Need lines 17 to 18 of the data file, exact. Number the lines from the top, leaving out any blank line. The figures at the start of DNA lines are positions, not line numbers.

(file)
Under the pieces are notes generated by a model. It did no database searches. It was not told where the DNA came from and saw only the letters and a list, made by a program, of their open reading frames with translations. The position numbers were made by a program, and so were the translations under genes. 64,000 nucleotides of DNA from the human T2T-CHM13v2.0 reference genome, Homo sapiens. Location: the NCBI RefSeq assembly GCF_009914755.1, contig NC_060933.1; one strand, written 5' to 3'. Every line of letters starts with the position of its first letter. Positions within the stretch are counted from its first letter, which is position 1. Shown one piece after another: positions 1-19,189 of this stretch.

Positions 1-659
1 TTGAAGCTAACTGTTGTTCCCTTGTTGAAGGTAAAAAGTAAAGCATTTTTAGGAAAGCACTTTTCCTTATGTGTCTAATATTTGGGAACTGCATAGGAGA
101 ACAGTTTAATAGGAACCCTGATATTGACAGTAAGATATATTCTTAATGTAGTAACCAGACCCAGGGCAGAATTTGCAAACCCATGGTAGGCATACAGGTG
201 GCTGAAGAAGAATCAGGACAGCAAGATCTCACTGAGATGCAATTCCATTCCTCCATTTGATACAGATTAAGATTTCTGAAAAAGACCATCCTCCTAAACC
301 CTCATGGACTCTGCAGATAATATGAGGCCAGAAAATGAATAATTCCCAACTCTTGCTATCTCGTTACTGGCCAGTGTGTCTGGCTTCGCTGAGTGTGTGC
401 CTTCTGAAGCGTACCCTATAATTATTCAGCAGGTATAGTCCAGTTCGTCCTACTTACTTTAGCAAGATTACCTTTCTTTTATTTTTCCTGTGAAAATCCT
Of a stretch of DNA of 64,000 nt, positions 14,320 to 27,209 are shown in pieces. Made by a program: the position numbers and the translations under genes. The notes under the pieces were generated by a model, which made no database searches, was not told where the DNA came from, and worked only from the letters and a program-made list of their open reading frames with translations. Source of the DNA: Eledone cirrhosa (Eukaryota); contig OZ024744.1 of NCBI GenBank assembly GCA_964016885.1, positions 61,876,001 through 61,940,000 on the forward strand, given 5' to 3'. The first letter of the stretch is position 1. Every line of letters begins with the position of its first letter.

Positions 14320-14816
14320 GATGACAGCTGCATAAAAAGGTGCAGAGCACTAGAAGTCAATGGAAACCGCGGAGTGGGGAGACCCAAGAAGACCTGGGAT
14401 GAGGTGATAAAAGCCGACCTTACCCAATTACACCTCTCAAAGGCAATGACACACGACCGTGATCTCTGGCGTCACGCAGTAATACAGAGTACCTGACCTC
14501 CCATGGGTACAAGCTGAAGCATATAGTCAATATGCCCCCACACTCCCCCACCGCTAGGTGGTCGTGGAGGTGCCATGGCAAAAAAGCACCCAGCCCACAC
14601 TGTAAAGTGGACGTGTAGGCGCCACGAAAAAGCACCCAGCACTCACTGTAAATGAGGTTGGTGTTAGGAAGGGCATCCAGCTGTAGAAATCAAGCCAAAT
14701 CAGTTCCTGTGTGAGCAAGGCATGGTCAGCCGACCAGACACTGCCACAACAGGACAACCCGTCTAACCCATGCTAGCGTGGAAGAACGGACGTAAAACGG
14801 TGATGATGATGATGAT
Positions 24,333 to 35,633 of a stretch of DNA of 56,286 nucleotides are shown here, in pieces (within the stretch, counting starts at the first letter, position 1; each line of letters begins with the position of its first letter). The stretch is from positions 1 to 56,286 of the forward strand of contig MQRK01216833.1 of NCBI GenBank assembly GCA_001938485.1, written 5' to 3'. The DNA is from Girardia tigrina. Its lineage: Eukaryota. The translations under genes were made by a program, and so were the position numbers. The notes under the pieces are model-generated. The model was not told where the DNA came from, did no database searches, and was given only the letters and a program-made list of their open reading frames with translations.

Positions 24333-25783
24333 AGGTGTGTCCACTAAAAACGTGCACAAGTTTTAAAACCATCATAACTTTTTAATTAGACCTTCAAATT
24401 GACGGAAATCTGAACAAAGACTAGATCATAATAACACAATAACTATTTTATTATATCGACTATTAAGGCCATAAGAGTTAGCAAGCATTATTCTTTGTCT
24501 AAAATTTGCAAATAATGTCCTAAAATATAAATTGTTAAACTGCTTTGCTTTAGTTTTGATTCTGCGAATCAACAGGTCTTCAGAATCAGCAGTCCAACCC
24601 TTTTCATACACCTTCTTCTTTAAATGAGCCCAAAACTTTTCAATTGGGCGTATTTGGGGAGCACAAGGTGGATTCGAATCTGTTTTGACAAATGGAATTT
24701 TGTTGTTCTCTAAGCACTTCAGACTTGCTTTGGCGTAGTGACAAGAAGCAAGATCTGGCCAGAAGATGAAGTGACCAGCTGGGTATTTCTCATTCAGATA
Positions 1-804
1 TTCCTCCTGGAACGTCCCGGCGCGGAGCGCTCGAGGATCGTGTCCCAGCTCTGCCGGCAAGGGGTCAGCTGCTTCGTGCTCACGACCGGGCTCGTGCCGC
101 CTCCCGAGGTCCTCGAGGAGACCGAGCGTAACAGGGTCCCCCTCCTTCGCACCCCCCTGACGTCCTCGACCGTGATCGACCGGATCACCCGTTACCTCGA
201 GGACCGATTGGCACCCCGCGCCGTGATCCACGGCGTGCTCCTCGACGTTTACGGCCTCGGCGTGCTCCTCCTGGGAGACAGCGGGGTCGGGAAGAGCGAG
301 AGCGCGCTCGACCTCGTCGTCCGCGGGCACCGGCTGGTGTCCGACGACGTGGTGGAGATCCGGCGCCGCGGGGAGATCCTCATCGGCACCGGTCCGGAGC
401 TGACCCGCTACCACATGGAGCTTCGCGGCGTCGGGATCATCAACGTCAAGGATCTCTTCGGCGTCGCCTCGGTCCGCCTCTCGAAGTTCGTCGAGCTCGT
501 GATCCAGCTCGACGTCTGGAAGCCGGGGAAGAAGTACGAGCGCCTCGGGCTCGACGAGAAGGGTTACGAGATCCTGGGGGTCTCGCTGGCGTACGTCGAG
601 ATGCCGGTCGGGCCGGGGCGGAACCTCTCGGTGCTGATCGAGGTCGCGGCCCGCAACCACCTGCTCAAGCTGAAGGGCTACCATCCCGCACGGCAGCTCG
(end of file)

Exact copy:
Positions 24333-25783
24333 AGGTGTGTCCACTAAAAACGTGCACAAGTTTTAAAACCATCATAACTTTTTAATTAGACCTTCAAATT